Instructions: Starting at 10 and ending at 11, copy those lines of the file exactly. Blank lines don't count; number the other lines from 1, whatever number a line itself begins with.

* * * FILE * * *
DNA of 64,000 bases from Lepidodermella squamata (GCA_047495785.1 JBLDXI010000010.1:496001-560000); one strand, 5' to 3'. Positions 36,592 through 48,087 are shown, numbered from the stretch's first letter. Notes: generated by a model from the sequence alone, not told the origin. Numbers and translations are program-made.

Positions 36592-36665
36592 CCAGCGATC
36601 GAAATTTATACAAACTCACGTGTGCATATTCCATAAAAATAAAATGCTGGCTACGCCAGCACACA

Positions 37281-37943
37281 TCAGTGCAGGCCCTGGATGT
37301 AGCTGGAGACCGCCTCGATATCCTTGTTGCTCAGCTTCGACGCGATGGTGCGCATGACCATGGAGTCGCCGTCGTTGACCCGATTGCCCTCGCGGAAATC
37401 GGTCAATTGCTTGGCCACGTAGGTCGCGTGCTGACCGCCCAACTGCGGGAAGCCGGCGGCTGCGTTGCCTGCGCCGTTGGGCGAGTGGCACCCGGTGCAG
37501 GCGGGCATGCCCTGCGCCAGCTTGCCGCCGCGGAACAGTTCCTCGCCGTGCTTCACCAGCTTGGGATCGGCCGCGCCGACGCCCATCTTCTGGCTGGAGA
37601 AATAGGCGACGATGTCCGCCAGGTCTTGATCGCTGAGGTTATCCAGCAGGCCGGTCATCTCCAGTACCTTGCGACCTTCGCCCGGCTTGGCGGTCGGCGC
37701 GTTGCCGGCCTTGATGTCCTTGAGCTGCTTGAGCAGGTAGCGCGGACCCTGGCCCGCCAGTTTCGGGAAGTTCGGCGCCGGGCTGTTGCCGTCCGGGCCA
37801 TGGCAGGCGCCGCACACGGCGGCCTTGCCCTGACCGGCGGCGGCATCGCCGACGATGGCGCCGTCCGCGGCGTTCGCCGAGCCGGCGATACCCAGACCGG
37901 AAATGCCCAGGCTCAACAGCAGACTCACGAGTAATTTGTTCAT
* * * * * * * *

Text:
37601 AATAGGCGACGATGTCCGCCAGGTCTTGATCGCTGAGGTTATCCAGCAGGCCGGTCATCTCCAGTACCTTGCGACCTTCGCCCGGCTTGGCGGTCGGCGC
37701 GTTGCCGGCCTTGATGTCCTTGAGCTGCTTGAGCAGGTAGCGCGGACCCTGGCCCGCCAGTTTCGGGAAGTTCGGCGCCGGGCTGTTGCCGTCCGGGCCA